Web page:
I enjoyed the forum and experienced following highlights (you find the program here):
First, when I arrived Prof. Schildhauer was envisioning a number of future mobile phone aplications. He based his visions on a number statistical trends proving the relevance of mobile phone applications. Namely he introduced the idea of last minute insurance to be booked by touching tags before boarding the airplane. For me this was interesting to see since our Ph.D. students Dominique Guinard and Tobias Ippisch have implemented a prototype that allows to extend the house-hold insurance to a new purchased item (joined work with Nokia Research).
Furthermore Prof. Schildhauer showed the power of mashing travel apps by the example of an easyjet journey. Finally he presented the prosumer, an application proactively supporting consumers in buying decisions. This was particularly interesting for me since one of the developers, Stephan Karpischek, has just recently joined our team.
In the end of his tal Schildhauer outlined the following research questions to be kept in mind when designing wireless and mobile applications:
- Leveraging the infrastructure
- Interoperability (e.g. comibiniation of traditional print media with digital media)
- Understanding of users' needs
- Designing for multiple use
- Designing for usability
- Setting appropriate pricing
- Establishing of trust between service and user
The complete slide-set can be found here.
The complete slide-set can be found here.
Second, I really enjoyed the talk of
Second, I really enjoyed the talk ofHenning Breuer who shed some light on mobile applications in currently implemented and being used in Japan. The image of mobile phones he pointed out " is rather a snug and technosocial tethering going far beyond the mere functionality of making phone calls". I-mode is state of the art since 1999, 3G since 2001 - which shows the state of mobile internet as a commidity in Japan.
He stated that half of the most read novels are read and also mostly written on mobile phones. 87% of KDDI (largest competitor to NTT Docomo) are equipped with GPS - which would make sense considering the streets in Japan most of the time do not have names. An interesting culture constraint I must say...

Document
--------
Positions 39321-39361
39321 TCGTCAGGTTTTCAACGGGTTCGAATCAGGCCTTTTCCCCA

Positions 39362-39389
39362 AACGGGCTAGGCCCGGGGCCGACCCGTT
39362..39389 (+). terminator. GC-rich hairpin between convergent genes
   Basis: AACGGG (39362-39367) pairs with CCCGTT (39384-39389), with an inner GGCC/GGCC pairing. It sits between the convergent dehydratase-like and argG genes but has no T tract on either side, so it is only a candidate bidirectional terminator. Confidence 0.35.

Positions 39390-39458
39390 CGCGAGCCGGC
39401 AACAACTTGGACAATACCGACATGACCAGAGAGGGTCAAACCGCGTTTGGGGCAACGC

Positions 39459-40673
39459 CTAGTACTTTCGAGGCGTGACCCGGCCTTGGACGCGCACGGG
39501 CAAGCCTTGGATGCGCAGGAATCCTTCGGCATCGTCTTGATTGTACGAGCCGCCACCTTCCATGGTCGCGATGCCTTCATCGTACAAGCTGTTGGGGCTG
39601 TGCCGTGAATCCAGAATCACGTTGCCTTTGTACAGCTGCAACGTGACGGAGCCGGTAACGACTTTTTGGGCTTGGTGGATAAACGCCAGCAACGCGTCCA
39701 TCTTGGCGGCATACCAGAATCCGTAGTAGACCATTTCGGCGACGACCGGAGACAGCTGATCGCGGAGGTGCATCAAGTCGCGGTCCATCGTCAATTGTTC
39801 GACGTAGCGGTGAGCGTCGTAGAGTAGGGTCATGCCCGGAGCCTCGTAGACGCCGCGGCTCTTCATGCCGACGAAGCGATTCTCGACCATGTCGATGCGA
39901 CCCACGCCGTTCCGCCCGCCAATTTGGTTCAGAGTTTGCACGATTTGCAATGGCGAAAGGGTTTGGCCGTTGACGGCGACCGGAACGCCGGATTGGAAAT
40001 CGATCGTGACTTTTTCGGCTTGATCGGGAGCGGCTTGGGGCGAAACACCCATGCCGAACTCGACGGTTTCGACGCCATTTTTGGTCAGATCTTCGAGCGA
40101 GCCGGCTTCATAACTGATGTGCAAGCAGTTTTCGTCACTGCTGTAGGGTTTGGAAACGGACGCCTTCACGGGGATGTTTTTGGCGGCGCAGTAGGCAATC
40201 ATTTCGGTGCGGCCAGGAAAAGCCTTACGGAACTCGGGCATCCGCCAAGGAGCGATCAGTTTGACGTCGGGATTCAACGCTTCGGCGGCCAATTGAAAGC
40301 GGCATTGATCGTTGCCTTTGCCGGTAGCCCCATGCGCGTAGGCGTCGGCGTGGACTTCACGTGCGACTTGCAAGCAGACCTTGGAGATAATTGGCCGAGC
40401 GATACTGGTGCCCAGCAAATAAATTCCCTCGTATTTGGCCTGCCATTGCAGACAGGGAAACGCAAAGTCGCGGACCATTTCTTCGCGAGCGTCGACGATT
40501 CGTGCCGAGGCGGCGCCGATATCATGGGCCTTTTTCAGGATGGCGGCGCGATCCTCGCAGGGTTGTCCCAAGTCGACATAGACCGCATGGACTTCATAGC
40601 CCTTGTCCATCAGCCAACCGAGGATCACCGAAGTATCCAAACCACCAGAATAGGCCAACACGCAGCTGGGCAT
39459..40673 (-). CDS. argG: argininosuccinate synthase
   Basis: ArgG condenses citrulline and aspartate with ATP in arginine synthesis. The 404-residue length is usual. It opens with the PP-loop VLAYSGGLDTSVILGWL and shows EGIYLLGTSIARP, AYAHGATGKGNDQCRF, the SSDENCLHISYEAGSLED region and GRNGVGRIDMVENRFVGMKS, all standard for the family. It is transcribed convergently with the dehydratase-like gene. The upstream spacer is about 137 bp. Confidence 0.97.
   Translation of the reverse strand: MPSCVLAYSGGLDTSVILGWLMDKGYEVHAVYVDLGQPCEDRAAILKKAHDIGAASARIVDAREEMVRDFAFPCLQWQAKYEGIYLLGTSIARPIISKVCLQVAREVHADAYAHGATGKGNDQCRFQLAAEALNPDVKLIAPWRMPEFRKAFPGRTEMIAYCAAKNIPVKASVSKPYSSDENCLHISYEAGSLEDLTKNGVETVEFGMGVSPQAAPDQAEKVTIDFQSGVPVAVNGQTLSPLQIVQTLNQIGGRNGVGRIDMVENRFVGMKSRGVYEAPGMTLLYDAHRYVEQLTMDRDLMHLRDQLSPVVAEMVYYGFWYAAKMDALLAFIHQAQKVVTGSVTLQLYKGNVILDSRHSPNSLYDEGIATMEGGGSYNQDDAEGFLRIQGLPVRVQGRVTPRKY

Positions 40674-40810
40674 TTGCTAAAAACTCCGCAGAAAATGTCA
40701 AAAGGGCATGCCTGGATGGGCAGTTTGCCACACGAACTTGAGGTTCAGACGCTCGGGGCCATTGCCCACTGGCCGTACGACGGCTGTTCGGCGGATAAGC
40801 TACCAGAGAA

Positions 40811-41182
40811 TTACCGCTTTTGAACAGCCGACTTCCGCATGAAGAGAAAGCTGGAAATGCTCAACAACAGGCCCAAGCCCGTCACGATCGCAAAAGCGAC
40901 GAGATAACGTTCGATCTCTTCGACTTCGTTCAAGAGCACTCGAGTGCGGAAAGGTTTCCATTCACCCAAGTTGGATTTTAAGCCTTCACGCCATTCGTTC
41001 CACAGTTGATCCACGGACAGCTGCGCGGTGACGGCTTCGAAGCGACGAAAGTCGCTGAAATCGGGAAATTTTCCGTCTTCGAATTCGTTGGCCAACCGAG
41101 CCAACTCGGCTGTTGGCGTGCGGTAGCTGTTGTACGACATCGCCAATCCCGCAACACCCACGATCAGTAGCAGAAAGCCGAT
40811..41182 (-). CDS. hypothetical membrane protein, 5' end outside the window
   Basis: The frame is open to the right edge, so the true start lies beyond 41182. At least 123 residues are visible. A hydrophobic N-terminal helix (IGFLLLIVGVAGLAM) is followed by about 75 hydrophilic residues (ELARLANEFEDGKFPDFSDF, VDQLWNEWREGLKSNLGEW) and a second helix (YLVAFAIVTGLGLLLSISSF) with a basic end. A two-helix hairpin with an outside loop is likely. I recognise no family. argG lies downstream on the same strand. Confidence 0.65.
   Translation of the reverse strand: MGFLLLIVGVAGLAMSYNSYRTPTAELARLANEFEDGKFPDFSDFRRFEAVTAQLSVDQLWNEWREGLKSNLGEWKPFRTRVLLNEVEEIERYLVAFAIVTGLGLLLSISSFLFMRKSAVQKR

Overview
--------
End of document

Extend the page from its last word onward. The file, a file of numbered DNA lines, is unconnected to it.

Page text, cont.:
A nice idea was as a finger phone which establishes audio transmission through bone conductivity when putting the finger into the ear. Furthermore he reported that NTT Docomo has developed an audio barcode allowing phone microphones to gather geo-content via micropohones.
Then he outlined the development of micro-projectors that allow mobile users to work around with the small screen-sizes of phones. Www.compareindia.com
Driven by the drasting aging of Japanese society domestic and assistive robots have become a hot reseach topic. "Sounds frightning to us but not to Japanese" according to Breuer.
- Finally, Breuer outlined charateristics of Japanese society in order to derive cultural differences: There is a strong curiosity for new technological gadget as opposed to European skepticism concerning faulty betas. Techno optimism and feasibility rule.
- Furthermore he mentioned a strongly supported politically policy towards IT.
- Corporate internet plices postpone private internet to commute time.
- Society rules rather propose to do not disturb each other which again is a strong driver for mobile phone applications.
- Finally the broad penetration of broad-band connectio in homes has prepared people for internet content already for a long time.
- Cultural factors drive adoption.
The sub-sequent discussion focussed a little more on the cultural differences:
Privacy converns have a different standing in Japan: individuum is rather unimportant in the society.individualism vs. Collectivism.
Next I gave a talk on new applications for the mobile phone in a internet of things (slides are here). The talk was well perceived and we had a longer discussion how a future world of applications might look like. I replied to Prof. Sieck that I don't believe in the automation of our daily routines, instead, it should be still the human kept in the loop, owning the control and only being supported by pro-active devices and things.